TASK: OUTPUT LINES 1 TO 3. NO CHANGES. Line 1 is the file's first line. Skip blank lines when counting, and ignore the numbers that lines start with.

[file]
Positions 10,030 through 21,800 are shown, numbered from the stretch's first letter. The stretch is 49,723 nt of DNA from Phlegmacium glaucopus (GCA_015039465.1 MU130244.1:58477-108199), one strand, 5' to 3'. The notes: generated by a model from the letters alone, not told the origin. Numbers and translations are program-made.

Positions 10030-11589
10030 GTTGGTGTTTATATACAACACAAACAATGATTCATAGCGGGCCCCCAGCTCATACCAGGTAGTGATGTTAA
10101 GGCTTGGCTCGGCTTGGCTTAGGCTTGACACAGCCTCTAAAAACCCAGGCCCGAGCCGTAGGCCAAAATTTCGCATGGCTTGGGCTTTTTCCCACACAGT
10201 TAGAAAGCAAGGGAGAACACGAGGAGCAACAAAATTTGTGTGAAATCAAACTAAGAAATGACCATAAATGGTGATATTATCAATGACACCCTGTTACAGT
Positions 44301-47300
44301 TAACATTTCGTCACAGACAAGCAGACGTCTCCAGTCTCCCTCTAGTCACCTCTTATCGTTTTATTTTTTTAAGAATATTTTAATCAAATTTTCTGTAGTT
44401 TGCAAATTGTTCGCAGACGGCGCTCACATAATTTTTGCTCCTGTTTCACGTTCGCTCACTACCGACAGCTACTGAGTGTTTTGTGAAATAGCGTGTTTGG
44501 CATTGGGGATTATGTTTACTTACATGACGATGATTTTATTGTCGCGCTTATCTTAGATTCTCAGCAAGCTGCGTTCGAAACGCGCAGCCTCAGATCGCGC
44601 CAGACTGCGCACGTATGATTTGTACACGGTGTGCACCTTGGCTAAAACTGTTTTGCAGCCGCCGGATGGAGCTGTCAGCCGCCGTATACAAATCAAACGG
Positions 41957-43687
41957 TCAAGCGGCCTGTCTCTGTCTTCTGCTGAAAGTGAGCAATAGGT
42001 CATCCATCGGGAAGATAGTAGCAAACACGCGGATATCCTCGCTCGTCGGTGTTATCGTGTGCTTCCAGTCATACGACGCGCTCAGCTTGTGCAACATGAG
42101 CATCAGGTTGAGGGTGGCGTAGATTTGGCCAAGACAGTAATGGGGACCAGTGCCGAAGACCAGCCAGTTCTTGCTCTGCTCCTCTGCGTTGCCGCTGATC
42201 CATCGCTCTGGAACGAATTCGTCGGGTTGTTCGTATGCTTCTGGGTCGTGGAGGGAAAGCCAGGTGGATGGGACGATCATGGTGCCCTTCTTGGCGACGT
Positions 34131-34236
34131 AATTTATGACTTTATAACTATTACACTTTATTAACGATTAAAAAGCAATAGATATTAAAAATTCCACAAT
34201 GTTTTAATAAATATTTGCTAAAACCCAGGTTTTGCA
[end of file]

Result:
Positions 10,030 through 21,800 are shown, numbered from the stretch's first letter. The stretch is 49,723 nt of DNA from Phlegmacium glaucopus (GCA_015039465.1 MU130244.1:58477-108199), one strand, 5' to 3'. The notes: generated by a model from the letters alone, not told the origin. Numbers and translations are program-made.

Positions 10030-11589
10030 GTTGGTGTTTATATACAACACAAACAATGATTCATAGCGGGCCCCCAGCTCATACCAGGTAGTGATGTTAA